'A day to honor those fallen in service'

May 29, 2010|By DAN DEARTH
  • Orlyn C. Oestereich salutes during the national anthem Saturday on the square in Sharpsburg. The town held its annual Memorial Day remembrance. Oestereich is Maryland state commander of American Legion.
Kevin G. Gilbert, Staff Photographer

SHARPSBURG -- Sharpsburg resident Brian Spielman said he wanted to make sure that his two young children attended the town's Memorial Day celebration Saturday.

As he and his son, Gavin, 5, and daughter, Abby, 7, sat on the porch of his father's Main Street home, Spielman said he believed it was essential for his children to learn the holiday's meaning at an early age.

"I want to teach them about the importance of our military and the veterans who fought for our freedom," Spielman said. "I want to make sure they're out here for the (ceremonies) to come."

Hundreds of people attended the Sharpsburg event, which began Saturday morning with wreath layings at Town Hall and culminated with a memorial service at Antietam National Cemetery at 3 p.m. In between, spectators gathered along Main Street to enjoy a parade that stretched across town.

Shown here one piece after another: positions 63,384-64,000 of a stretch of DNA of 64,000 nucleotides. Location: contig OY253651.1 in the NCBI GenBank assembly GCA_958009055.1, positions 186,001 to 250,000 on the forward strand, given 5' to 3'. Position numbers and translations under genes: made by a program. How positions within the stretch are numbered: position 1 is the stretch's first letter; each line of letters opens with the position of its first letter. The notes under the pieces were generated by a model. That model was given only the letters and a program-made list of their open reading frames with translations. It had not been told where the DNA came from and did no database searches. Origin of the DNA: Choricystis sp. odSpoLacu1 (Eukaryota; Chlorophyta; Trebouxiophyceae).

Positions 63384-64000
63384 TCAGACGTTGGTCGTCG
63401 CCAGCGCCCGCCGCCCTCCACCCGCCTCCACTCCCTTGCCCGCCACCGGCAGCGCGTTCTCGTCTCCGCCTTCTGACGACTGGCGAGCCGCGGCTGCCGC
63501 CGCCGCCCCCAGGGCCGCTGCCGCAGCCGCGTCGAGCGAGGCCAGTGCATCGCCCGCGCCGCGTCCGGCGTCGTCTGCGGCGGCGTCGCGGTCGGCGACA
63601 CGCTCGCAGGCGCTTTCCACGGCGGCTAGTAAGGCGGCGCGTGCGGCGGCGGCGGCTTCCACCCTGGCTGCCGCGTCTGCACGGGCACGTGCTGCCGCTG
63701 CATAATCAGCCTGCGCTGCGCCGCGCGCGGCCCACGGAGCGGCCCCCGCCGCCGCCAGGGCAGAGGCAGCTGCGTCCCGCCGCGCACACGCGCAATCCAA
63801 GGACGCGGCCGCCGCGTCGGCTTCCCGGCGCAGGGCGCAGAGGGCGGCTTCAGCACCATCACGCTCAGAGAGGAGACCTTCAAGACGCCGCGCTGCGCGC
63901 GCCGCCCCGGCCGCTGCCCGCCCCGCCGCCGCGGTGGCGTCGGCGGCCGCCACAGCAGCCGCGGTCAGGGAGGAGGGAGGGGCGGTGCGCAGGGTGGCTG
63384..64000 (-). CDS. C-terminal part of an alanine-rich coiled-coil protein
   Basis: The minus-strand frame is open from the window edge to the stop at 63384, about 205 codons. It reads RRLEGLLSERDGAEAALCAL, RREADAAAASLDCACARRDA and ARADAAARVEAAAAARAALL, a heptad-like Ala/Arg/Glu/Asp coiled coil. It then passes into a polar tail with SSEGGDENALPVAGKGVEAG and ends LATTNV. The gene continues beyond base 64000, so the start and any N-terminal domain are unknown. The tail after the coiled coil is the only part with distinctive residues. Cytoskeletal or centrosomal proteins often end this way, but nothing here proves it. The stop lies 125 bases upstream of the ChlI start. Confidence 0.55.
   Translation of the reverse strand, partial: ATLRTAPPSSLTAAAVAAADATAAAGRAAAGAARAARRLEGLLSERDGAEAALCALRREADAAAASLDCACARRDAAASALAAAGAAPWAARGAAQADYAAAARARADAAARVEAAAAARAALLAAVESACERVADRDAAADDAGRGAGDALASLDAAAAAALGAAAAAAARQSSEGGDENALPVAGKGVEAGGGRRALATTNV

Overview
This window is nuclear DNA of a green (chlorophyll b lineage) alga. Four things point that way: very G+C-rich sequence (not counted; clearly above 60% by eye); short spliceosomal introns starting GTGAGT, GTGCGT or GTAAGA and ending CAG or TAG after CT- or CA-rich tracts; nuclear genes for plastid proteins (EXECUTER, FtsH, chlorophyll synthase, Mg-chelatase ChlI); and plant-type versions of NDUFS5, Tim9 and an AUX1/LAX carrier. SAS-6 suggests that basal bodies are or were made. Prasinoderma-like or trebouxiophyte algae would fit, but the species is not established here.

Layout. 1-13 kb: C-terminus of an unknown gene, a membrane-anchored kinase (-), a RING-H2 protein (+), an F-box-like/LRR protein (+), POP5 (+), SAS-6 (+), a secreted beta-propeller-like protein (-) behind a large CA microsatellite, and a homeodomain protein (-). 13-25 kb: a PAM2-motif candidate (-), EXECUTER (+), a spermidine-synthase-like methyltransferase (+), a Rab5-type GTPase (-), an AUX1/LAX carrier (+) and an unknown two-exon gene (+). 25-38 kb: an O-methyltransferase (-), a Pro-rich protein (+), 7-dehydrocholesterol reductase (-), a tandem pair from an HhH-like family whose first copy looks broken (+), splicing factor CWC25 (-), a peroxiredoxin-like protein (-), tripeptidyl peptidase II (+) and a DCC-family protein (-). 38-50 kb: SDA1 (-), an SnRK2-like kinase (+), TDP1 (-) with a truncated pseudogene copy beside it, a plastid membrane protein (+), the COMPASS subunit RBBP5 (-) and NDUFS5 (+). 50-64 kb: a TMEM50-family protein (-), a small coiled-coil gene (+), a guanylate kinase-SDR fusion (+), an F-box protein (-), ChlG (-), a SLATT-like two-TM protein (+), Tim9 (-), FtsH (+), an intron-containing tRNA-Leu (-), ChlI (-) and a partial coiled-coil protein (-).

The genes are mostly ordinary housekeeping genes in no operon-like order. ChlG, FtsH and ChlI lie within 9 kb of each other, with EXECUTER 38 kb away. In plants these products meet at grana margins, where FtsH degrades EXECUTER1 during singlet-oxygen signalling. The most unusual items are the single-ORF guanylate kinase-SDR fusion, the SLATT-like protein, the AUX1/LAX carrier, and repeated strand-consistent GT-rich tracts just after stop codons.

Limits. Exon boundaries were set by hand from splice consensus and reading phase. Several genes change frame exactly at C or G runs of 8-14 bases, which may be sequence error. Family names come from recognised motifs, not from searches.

Richard Click of Hanover, Pa., said he has spent Memorial Day in Sharpsburg for the past 15 years. He said he comes early to get a seat in the shade along the parade route.


"This is a tradition," he said. "I've always came to Sharpsburg. It's one of the most pleasant things I've ever been around."

Several speakers talked in front of Town Hall about the sacrifices veterans have made to preserve America's freedom.

"Unfortunately, many Americans have forgotten the meaning and importance of Memorial Day," Mayor Hal Spielman said. "Memorial Day is a day to honor those fallen in service to our country. Today as you walk through the town and enjoy all of the festivities, remember why you are here celebrating with us today."

Klaus Fischer of Hanover, Md., was a guest of Sharpsburg resident Jeff Stouffer. They and many others gathered on the porch of Stouffer's 18th century home on Main Street.

Fischer, 63, said he was born in Germany and later became a U.S. citizen.

"Memorial Day means celebrating the basic beliefs that I have as an American," he said. "America is the only place that enjoys this type of freedom. There is no place like the United States."

Fischer said he served in the Army in the 1960s and had to take a test to earn his U.S. citizenship.

He said he believed that the current problem with illegal immigration should be met head-on.

"(My citizenship) wasn't automatic -- that's for sure," Fischer said. "Illegal immigrants coming to this country is just flat wrong. There are rights that are just hard earned."

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